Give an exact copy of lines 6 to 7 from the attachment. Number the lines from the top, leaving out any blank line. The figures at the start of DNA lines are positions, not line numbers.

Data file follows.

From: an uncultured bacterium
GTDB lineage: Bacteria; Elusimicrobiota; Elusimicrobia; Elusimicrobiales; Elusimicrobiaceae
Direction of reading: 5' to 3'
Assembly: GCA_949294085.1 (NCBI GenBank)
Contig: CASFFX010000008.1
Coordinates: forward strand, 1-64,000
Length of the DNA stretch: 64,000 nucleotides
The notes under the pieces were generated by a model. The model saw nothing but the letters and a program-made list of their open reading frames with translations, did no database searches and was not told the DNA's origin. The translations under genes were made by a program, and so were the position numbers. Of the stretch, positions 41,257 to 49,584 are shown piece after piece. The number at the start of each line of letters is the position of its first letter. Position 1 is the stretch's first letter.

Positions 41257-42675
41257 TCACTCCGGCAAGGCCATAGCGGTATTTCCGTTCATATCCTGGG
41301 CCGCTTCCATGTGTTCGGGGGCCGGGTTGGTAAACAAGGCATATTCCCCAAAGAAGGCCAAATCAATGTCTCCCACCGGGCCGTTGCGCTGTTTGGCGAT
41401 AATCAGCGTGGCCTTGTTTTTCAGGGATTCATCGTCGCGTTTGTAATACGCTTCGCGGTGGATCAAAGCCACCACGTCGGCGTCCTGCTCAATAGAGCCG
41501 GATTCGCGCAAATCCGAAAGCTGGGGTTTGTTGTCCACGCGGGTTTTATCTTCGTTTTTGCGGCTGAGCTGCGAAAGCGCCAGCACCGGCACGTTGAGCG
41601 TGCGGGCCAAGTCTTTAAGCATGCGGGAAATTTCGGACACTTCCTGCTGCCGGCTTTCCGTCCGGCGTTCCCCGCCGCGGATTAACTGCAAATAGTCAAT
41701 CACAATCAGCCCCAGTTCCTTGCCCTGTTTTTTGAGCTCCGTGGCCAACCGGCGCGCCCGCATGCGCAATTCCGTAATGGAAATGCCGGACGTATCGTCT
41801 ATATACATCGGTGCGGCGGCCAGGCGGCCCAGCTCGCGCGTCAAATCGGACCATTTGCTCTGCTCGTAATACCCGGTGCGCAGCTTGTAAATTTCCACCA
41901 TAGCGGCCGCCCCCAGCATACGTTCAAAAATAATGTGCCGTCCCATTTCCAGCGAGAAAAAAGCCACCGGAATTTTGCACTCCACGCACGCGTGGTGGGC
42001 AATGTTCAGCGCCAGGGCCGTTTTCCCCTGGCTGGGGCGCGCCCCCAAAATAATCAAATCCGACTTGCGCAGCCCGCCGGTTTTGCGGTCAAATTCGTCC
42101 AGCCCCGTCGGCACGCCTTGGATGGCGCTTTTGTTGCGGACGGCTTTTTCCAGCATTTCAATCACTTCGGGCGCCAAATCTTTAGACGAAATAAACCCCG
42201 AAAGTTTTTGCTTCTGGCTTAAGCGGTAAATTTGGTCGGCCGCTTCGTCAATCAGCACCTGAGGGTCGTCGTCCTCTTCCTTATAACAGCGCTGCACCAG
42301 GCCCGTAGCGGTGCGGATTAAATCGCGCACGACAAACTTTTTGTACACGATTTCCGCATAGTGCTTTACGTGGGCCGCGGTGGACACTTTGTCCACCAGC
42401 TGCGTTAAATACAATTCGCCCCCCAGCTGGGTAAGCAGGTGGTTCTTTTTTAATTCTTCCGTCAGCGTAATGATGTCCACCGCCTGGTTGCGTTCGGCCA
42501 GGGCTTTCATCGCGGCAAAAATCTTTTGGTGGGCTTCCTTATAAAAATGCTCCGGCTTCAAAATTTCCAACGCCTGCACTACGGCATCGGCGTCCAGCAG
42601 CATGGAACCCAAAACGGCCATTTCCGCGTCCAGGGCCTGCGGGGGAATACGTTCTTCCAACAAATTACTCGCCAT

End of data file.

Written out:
Coordinates: forward strand, 1-64,000
Length of the DNA stretch: 64,000 nucleotides